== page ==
Financial analysts, also called security analysts and investment analysts, analyze the financial situation of companies and recommend ways for these companies to manage, spend, and invest their money. The goal of financial analysts is to help their employer or clients make informed, lucrative financial decisions. They assemble and evaluate the company's financial data and assess investment opportunities. They look at the company's financial history, the direction that company wants to take in the future, the compan...
Minimum Education Level
The median annual earnings of financial analysts were $85,660 in May 2018, according to the U.S. Department of Labor. Top earners (the top 10 percent) made more than $167,420, and the lowest salaries (the lowest 10 percent) were less than $52,540. If the investments of financial analysts' employers or clients perform well, it is not uncommon for those fina...
Most financial analysts work in an office in a corporate setting. Frequently, they work alone (e.g., when conducting research or talking on the phone to clients). Some may work out of their homes. Much time is spent working on a computer, doing research and compiling data. Travel is frequently required—there are meetings and social functions to attend, clients to meet, and companies to research...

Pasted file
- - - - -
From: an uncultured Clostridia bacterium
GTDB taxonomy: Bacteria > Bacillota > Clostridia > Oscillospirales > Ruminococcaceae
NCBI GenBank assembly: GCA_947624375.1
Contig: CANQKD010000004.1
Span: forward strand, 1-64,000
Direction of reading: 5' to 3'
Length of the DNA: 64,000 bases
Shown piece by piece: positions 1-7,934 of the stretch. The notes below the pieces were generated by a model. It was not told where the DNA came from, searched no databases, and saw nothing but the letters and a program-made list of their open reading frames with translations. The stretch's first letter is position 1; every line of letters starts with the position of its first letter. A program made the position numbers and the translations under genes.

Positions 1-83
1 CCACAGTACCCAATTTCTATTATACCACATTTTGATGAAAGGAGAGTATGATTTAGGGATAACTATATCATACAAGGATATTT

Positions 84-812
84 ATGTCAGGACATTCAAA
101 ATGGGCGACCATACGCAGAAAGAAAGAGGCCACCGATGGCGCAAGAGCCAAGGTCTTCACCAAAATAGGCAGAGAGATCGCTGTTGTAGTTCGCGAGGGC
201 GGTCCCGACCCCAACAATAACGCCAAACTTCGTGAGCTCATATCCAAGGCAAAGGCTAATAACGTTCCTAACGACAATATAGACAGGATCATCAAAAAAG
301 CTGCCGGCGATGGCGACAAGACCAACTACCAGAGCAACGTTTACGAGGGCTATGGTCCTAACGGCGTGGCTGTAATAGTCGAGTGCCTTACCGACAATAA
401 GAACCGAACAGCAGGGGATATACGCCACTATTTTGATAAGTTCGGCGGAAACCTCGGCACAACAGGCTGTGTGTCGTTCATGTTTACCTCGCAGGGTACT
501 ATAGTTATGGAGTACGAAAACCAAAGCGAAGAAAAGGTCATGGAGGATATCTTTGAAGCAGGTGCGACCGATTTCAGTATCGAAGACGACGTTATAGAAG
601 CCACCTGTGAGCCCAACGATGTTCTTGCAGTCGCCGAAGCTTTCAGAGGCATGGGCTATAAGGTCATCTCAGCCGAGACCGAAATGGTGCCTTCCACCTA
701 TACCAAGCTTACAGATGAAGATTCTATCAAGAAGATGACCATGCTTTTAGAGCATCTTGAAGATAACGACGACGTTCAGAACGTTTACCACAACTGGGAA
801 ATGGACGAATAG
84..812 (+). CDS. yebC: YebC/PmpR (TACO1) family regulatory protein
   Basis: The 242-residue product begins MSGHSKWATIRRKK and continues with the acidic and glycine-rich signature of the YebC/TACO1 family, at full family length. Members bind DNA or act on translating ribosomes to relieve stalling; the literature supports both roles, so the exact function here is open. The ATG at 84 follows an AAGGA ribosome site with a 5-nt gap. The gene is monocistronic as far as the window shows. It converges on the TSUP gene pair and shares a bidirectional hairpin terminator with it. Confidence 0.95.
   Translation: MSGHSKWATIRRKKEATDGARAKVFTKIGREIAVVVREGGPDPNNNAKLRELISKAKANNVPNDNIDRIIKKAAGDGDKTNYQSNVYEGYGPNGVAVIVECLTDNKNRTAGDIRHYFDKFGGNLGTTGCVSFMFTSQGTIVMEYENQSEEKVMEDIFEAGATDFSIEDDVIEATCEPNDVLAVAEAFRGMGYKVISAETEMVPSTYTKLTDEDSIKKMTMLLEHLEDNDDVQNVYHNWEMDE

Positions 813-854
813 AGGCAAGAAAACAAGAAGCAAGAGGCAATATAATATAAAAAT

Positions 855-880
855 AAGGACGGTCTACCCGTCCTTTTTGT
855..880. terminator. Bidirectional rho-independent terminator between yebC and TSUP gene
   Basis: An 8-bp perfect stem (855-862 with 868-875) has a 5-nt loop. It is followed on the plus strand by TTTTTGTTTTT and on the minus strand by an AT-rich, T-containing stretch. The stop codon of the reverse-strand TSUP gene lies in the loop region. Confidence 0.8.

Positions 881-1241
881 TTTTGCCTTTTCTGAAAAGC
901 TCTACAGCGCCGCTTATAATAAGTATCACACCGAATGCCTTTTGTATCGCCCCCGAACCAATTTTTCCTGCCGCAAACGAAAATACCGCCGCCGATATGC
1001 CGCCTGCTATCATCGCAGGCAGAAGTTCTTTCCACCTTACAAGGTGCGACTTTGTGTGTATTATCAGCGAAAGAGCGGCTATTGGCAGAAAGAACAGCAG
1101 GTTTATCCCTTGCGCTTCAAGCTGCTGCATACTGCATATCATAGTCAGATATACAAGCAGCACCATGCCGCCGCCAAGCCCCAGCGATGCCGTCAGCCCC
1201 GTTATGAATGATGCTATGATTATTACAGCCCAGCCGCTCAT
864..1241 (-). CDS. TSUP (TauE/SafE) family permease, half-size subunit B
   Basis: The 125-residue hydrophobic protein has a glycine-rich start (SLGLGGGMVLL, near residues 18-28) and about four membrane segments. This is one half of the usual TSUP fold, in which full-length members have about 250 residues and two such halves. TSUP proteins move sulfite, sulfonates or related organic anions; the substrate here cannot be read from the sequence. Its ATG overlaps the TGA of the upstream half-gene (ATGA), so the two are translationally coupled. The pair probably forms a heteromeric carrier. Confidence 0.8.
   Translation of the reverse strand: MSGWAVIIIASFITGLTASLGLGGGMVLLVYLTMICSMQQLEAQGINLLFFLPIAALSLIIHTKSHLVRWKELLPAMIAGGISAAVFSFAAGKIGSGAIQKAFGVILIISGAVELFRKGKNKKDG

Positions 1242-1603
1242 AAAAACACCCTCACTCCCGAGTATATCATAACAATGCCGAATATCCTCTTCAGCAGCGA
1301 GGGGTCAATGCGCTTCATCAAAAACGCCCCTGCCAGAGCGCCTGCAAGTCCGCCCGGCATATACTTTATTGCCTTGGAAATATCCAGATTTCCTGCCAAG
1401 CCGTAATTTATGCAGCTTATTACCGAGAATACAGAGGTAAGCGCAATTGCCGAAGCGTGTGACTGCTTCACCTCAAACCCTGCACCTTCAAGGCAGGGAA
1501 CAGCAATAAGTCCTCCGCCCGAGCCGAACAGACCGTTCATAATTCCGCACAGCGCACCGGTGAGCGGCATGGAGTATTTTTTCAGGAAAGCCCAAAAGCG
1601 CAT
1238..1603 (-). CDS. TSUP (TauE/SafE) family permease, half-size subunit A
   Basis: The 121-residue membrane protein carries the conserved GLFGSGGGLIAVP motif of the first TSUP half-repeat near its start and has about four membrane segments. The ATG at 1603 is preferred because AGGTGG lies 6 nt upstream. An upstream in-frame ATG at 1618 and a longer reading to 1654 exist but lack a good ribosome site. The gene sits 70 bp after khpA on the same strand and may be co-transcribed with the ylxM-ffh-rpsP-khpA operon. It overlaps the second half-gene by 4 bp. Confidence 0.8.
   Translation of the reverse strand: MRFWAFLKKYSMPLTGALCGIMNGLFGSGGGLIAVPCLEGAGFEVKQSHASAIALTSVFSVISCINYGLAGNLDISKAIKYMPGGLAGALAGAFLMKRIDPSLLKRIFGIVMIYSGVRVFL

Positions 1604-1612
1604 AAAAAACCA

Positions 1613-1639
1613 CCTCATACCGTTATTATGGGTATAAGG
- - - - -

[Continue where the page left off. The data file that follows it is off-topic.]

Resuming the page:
The Occupational Outlook Handbook (OOH) predicts that employment for financial analysts will grow as fast as the average for all careers through 2028. Thegrowth of international securities markets, the increasing complexity and variety of financial products, the need for in-depth knowledge of geographic regions in order to make informed investment decisions, t...